In this post, we will look at some of the best ways to get reading practice for intermediate learners of Japanese. As a beginner, finding good reading material can be a challenge. This is because almost everything available is outside your skill range.
As an intermediate learner, though, reading becomes a lot more fun. This is because you now know enough Japanese to read all kinds of interesting things. I call this the “free-form immersion phase” of language learning.
As I write in my book on language learning:
“Fluency is mostly about getting lots of high-quality input in our target language. The free-form immersion phase is where most of this input happens, in the form of tens of thousands of target-language sentences. During this phase, you get to learn languages by spending time doing the stuff you love: watching TV, reading comic books, and listening to stuff on the radio.”
Manga (as you can tell by our website) is one of my favorite ways to get Japanese reading practice for intermediate learners.
Some benefits of manga:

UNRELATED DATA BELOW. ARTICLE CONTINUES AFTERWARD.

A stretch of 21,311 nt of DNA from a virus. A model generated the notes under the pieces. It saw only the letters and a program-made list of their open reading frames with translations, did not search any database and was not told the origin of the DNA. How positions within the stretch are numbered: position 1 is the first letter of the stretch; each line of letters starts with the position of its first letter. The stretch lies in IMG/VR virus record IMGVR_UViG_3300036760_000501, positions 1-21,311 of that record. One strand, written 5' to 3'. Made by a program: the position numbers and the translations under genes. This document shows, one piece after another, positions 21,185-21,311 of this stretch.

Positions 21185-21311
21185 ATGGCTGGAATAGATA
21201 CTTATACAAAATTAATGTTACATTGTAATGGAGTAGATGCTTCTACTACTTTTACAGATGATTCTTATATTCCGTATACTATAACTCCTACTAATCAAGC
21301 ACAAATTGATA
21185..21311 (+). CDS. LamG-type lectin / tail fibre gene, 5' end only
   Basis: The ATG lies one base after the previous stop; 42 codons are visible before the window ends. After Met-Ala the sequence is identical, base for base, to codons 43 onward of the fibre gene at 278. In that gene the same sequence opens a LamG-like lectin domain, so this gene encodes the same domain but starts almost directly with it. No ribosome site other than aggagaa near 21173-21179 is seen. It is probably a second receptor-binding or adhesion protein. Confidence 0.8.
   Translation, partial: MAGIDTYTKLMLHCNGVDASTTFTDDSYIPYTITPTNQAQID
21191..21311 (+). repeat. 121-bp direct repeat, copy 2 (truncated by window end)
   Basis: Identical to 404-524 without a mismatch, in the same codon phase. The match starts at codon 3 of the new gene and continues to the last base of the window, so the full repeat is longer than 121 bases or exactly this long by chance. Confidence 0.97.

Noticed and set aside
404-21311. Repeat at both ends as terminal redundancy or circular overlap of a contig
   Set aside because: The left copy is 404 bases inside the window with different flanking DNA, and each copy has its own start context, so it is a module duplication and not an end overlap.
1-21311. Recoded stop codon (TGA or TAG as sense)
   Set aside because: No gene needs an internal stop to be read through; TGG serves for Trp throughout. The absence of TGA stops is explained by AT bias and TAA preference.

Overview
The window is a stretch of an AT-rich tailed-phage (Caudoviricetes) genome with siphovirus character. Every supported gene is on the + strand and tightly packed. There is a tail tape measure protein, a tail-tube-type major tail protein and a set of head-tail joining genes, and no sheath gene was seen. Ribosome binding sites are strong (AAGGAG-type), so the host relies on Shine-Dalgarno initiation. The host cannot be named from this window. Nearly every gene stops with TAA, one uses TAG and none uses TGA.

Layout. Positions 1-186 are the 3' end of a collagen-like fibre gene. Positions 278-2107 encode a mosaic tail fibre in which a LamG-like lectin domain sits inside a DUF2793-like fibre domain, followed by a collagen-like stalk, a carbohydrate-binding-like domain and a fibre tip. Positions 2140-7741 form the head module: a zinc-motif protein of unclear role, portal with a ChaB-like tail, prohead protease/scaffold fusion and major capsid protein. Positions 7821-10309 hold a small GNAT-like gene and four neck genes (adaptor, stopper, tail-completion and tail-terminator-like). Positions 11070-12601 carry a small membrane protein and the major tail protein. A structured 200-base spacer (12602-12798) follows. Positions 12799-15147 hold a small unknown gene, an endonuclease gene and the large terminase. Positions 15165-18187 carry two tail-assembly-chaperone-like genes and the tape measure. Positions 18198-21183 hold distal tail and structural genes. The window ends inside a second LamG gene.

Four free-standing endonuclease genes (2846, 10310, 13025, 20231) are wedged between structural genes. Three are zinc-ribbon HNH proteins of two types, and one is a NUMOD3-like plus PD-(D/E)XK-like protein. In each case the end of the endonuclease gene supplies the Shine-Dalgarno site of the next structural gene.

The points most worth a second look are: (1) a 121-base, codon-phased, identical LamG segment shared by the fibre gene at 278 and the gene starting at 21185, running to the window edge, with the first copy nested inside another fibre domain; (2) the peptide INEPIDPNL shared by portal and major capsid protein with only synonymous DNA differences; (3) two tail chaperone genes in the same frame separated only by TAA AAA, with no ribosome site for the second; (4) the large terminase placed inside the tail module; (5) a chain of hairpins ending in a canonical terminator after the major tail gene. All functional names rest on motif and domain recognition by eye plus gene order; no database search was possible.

- Lots of images. Images give context, which helps you learn when certain expressions are used and what they truly mean.
- Furigana on all the kanji. Easier manga titles have furigana spellings on all the kanji characters. This makes it much easier to look up words in a dictionary.
- Everyday language. Instead of boring textbook-speak that you will never use, manga (if you choose the right titles) uses language that real people use in everyday life. That’s much more helpful for reaching fluency.
- It’s fun! A lot of us fell in love with the Japanese language because of manga and anime. You learn more (and study harder) when it’s something you love, so reading manga is a great way to stay motivated.
Video games with furigana
Another under-appreciated tool for finding reading practice is video games. Video games, if you choose properly, can be great for reading practice.
In particular, you want to look for Japanese video games that meet the following criteria:
- They have lots of text (duh). If your goal is to practice reading, then you should (obviously) avoid games without much Japanese text. This means choosing visual novels, detective games, point-and-click adventures, etc. of action or fighting games.
- They have furigana. Some games come with furigana. Most do not. You want to choose games that are (a) not too difficult to read and (b) have furigana on most of the words that you see.
- They use ordinary language. Again, like with manga, you want to pick games that use language that is similar to what people use in real life.
- Games you enjoy. Remember, when it comes to language learning, fun is the secret ingredient! Choose games that you can still enjoy while you learn. What kinds of games would you play in English? Use that information to help you choose games to play in Japanese.
Light novels as Japanese reading practice for intermediate learners